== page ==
An analysis of security breaches involving exfiltration of data by internal employees published today by CyberHaven, a provider of data protection tools, found that, on average, only 2.5% of employees exfiltrate data from their organization—but those that do tend to grab a lot.
The report found that, among employees that exfiltrate data, the top 1% of “super stealers” were responsible for 7.7% of incidents while the top 10% were responsible for 34.9%. Overall, in any given month, 71% of employees who exfiltrated data did so only once, according to the report.
CyberHaven CEO Howard Ting said at a time when economic uncertainty is resulting in more layoffs, the probability that more data is going to be illicitly exfiltrated by insiders is only going to increase.
The report found there is a 23% increase in data exfiltration by employees the day before they were fired and a 109.3% increase the day they were terminated. That compares to a 37% increase in the number of data exfiltration incidents that occur on the last day of an employee who has quit.
However, the report also noted that during the two-week period before the employee gave notice, there was an 83% increase in incidents. Of the increase in data exfiltration before an employee voluntarily departs, 69% occurred before they gave notice. Too many organizations only start monitoring employee activity once they have given notice, noted Ting.
Most data exfiltration incidents span multiple steps and, sometimes, even multiple people as data is shared and then reshared. More than half of incidents (53.8%) involved data moving two or more steps before it is exfiltrated, according to the report.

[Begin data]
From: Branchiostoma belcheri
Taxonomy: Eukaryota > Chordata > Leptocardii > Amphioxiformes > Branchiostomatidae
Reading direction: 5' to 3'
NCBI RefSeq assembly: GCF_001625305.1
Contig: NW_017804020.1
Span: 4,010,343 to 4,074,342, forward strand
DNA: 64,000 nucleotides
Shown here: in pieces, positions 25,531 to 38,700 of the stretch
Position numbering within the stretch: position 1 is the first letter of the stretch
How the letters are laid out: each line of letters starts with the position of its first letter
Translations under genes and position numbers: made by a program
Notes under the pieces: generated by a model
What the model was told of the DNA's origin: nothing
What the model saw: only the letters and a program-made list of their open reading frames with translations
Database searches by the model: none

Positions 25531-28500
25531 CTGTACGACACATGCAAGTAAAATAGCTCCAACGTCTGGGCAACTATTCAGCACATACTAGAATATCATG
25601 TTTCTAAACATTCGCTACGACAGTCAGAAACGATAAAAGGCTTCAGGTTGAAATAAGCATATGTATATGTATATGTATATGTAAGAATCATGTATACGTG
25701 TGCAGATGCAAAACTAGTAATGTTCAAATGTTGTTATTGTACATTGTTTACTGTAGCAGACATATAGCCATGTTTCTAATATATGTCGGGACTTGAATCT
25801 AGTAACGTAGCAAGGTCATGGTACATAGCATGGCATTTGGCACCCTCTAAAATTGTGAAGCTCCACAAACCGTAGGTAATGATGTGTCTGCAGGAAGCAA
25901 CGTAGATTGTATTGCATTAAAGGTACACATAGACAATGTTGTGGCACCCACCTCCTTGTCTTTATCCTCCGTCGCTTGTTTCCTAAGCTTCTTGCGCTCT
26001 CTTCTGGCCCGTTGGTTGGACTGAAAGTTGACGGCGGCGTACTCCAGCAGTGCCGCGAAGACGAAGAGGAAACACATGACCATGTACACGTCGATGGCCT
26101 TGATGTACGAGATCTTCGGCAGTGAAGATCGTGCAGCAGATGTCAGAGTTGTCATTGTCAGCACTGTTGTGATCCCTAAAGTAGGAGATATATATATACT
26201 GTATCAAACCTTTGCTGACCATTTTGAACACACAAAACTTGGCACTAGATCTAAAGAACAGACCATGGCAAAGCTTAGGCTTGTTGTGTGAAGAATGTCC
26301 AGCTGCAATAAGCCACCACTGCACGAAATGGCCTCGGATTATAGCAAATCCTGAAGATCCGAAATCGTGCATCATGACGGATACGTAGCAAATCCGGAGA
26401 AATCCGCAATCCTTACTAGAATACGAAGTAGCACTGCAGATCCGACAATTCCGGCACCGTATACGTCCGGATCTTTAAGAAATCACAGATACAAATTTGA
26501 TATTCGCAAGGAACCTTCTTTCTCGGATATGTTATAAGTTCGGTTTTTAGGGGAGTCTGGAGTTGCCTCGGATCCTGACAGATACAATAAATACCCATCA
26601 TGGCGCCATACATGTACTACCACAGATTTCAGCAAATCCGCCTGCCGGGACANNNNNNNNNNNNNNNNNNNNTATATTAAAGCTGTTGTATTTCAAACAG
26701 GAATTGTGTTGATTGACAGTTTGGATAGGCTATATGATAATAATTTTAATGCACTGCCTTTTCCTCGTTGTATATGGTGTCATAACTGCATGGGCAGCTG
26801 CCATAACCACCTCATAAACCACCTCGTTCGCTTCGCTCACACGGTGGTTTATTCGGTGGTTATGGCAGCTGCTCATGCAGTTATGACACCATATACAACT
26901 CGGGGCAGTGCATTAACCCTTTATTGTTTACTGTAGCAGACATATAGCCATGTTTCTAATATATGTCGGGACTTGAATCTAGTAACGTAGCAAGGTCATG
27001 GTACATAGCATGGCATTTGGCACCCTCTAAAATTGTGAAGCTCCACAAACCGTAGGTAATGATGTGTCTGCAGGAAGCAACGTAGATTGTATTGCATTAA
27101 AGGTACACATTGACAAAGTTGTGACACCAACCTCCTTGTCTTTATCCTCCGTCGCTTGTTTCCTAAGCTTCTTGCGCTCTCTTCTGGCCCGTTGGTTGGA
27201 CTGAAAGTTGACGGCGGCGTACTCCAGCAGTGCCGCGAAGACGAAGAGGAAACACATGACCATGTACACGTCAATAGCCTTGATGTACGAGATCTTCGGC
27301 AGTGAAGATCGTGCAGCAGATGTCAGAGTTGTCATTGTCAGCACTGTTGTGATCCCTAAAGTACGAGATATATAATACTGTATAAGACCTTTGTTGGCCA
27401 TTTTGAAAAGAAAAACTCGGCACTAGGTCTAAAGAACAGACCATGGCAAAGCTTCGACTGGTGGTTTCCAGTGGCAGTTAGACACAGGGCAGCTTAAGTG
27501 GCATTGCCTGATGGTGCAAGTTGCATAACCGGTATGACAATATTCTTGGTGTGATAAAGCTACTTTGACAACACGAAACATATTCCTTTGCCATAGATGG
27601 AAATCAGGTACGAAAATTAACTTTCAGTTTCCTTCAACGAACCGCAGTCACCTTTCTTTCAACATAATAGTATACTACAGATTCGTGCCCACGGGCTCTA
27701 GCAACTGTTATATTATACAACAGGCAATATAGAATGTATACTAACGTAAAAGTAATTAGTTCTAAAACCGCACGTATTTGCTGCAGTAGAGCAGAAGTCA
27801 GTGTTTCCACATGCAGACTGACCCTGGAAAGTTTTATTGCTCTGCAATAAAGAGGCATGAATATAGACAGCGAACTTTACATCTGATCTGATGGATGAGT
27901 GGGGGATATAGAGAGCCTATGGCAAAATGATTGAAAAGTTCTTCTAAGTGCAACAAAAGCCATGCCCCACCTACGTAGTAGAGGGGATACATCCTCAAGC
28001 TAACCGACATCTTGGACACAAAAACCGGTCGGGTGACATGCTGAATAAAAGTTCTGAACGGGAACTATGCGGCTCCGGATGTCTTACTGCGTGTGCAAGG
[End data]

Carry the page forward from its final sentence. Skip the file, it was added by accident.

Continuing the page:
The most common exfiltration vectors are personal cloud storage (28%), personal webmail (19%), corporate email to an inappropriate recipient (14%), USB storage devices (14%) and messaging applications (7%). The most popular personal cloud storage services used to exfiltrate data are Dropbox (45%) and Google Drive (26%).
Client or customer data makes up the bulk of the data being exfiltrated (45%), followed by regulated data (18%) and source code (14%), the report finds. Customer and client data tends to not be as structured as regulatory data, so the controls and policies applied to that data are often not as robust, noted Ting. Overall, the report found 80% of exfiltrated data is some form of hard-to-identify intellectual property (IP) that tends to be loosely guarded, he added.
Most information security professionals are highly focused on external threats, but Ting said too many organizations are not paying enough attention to how internal employees either inadvertently or deliberately exfiltrate data. Organizations need to put tools in place that allow them to better track where and how data is being employed, added Ting.
It’s not clear to what degree organizations can track data usage without making employees feel like they are being overly surveilled. However, the value of data has never been greater. The penalties for losing control of that data have also never been higher. The challenge is to find a way to keep track of how trust is being abused without making everyone in the organization feel like they are working for a despotic regime.